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While Sean Payton revels in Taysom Hill’s diverse skills, Matt LaFleur and Packers can only wonder what might’ve been
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While Sean Payton revels in Taysom Hill’s diverse skills, Matt LaFleur and Packers can only wonder what might’ve been

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hill photo 9-27

Saints quarterback Taysom Hill 

GREEN BAY — Sean Payton loves the story so much that, when given the opportunity to not have to retell it, the New Orleans Saints longtime coach still insisted on regaling his audience with the epic tale of how he ended up with Taysom Hill on his roster.

Hill, of course, has developed into one of the NFL’s most intriguing multi-dimensional weapons — the kind of versatile player who, frankly, would fit in well with the Green Bay Packers, the team that let him go at the end of training camp in 2017 and set the stage for his emergence in The Big Easy.

“There’s not too many Taysom Hill-type players out there,” said Packers coach Matt LaFleur, who wasn’t with the team back when Hill was an oft-injured, 27-year-old undrafted rookie quarterback from BYU. “Those are guys that are just tough to find — a guy who can go in there and play special teams, or you can line up him really anywhere on the offensive side of the ball, whether it’s quarterback, running back, tight end, fullback, receiver.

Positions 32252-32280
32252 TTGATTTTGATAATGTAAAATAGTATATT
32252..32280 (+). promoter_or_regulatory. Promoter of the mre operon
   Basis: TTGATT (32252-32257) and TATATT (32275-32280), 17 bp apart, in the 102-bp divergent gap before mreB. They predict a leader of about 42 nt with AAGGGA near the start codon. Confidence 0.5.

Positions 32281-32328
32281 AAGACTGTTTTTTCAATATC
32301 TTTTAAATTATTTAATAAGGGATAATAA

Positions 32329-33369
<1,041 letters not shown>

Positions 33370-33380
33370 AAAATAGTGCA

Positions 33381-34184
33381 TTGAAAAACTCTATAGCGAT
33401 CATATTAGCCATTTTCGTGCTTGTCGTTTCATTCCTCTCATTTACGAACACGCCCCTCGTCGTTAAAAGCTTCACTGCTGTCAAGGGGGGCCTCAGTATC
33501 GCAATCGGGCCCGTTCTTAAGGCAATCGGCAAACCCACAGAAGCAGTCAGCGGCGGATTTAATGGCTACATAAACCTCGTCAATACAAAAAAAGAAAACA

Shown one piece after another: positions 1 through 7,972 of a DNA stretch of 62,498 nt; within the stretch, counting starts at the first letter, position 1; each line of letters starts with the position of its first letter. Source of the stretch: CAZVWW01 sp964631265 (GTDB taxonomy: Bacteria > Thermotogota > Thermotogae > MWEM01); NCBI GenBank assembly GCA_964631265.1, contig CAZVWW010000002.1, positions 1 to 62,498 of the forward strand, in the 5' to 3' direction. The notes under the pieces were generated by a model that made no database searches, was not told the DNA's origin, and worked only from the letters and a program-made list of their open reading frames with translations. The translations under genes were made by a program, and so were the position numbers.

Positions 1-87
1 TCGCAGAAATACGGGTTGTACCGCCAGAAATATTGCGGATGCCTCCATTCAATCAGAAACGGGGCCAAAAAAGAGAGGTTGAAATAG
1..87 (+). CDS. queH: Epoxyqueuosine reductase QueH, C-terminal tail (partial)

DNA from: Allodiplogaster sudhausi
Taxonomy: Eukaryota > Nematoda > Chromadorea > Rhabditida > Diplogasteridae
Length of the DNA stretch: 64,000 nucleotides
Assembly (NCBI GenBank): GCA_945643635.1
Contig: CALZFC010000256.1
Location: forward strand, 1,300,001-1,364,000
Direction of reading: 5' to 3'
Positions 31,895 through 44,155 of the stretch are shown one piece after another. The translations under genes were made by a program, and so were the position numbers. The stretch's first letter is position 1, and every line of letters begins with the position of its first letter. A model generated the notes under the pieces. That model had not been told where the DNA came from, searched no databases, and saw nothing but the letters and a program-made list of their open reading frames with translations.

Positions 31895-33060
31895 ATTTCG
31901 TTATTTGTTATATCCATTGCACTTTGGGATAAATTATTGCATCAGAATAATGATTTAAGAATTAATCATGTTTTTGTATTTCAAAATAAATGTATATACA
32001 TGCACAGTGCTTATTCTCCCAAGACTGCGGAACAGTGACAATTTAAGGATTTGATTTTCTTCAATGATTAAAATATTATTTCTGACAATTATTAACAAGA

“They’re a rarity, man. And if you definitely have a guy like that, that is an added luxury. I think it puts a lot of stress and a lot of strain on the defensive staff trying to prepare for somebody like that.”

There was more than a hint of envy in LaFleur’s voice, and with good reason: Hill, whom the Packers (2-0) will see during Sunday night’s prime-time meeting with the Saints (1-1) at the Mercedes-Benz Louisiana Superdome, is exactly the kind of player the creative LaFleur would utilize in a myriad of ways, just as Payton has the last couple of years. In fact, LaFleur and Packers general manager Brian Gutekunst, who puts a premium on versatility in his scouting, have been on the hunt for a Hill-style player ever since.

“I think that most of the guys that I know in this league that do a really good job of watching other people’s tape and seeing how people are having success in this league,” said LaFleur, whose team did last month add ex-Princeton quarterback John Lovett, a player who bears some resemblance to Hill. “So anytime somebody comes up with an idea and you see something on tape, a lot of times you’re thinking, ‘Oh … how can we do that?’”